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Paying mothers incentivises breastfeeding, study finds

Offering shopping vouchers to new mothers can encourage them to breastfeed their babies, a study pub..

By admin , in Health , at December 12, 2017

Offering shopping vouchers to new mothers can encourage them to breastfeed their babies, a study published in JAMA Pediatrics has found.

About 10,000 new mothers in Yorkshire, Derbyshire and Nottinghamshire were offered up to £200 in vouchers as an incentive.

Breastfeeding rates increased in these areas, which typically have low uptake.

The vouchers gave mums a "lift" and helped them feel part of a network, according to the researchers.

They could be used to buy food, household items, toys, clothes, books, DVDs or music in supermarkets and other shops.

Overall, 46% of all eligible mothers signed up to the scheme and more than 40% claimed at least one voucher.

Fiona Sutcliffe, 29, from Sheffield, took part in the scheme with her baby girl.

She had considered breastfeeding while she was pregnant but was nervous that a caesarean would make it tricky: "There were definitely times when I was thinking 'this is really difficult, I'm really struggling'."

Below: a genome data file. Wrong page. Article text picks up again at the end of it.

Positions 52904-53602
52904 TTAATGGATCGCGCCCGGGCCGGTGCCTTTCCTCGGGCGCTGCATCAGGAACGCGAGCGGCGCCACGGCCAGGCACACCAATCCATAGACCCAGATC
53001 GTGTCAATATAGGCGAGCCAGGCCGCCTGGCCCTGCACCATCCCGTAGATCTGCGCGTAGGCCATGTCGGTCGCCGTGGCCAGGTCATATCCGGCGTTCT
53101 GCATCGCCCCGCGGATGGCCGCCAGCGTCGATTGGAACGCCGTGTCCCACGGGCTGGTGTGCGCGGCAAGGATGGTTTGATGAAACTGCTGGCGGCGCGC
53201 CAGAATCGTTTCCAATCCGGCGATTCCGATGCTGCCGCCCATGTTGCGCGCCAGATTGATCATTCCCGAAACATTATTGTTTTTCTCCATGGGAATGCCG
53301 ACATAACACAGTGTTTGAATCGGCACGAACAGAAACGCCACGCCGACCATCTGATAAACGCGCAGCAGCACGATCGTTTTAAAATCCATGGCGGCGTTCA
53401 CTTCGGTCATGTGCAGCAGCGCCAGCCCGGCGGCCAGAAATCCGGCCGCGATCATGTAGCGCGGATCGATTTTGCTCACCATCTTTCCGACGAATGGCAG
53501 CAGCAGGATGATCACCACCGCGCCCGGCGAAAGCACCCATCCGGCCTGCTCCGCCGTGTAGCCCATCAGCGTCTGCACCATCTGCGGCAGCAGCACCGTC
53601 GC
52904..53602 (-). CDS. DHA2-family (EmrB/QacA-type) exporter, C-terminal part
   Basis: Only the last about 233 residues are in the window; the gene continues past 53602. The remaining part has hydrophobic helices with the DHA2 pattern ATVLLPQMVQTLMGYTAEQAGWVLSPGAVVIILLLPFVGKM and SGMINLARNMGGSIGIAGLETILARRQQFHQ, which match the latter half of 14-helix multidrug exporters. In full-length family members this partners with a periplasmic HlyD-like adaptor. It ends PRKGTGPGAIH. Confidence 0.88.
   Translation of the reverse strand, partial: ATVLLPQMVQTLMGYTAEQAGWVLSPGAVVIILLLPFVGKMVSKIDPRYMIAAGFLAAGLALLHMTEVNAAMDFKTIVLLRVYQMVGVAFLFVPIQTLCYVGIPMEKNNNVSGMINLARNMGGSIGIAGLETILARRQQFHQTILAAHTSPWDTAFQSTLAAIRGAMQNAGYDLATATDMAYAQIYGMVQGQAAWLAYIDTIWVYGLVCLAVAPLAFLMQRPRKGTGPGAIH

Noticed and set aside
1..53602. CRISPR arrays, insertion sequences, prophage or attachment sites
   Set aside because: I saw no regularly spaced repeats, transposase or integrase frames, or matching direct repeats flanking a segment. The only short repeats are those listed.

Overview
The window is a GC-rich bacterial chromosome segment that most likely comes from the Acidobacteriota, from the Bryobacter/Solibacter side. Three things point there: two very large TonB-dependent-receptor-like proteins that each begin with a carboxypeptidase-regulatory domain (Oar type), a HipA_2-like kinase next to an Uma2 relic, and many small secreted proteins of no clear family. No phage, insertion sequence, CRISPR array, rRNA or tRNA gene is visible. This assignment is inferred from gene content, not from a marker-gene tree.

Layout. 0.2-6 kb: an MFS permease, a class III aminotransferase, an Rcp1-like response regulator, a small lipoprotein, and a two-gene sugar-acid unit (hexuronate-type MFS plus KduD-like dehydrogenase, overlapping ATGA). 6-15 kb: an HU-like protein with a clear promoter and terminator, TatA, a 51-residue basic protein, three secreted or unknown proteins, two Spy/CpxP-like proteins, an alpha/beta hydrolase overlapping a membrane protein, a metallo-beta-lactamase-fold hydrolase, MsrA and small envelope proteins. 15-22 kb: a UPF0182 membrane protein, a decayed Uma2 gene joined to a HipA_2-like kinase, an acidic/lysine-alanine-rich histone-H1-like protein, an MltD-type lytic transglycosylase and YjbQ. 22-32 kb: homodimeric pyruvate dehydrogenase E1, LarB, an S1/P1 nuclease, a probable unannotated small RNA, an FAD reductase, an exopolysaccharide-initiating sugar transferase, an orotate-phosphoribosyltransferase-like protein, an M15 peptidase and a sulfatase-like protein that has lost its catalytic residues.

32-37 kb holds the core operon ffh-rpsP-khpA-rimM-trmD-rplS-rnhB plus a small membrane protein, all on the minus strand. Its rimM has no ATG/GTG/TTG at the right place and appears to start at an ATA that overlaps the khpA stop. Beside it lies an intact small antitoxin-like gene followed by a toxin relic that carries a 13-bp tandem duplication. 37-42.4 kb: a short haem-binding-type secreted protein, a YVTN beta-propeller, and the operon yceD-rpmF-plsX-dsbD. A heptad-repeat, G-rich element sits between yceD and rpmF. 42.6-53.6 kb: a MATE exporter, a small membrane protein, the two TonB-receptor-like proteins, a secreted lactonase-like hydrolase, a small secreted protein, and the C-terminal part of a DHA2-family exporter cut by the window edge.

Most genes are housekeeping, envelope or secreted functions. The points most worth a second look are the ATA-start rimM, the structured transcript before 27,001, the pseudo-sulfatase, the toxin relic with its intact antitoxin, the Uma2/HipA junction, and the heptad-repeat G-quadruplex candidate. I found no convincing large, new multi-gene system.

Breastfeeding reduces a baby's chances of:

  • Diarrhoea and vomiting
  • Chest and ear infections
  • Becoming obese
  • Sudden infant death syndrome
  • Type 2 diabetes in later life
  • Childhood leukaemia
  • Eczema
  • Cardiovascular disease in adulthood

Source: NHS Choices

Fiona said being part of the scheme encouraged her to breastfeed, and to do so for longer.

"The scheme is a really good way of keeping going – keeping motivated to stay on track rather than giving up and going for the bottle.

"It provides little milestones, little stepping stones and helps you get breastfeeding established."

Fiona and her partner saved the vouchers and spent them on presents for their daughter's first birthday.

Breastfeeding levels in the UK are some of the lowest in the world – in some areas only 12% of six to eight week-old babies are fed in this way.

One of the study's authors, Mary Renfrew, of the University of Dundee, said: "It can be particularly difficult for women to breastfeed without strong family and community support, because of strong societal barriers."

She said some women encounter barriers when breastfeeding in public and that there is "widespread misleading marketing that formula is equivalent to breastfeeding".

Abigail Wood from the National Childbirth Trust said it was important that women feel supported not pressurised to breastfeed.

"It's good to see the mothers involved in this scheme appear to have had a positive experience.

"We know that most women want to breastfeed yet many stop because they don't get the information and practical help they need."

Original Article


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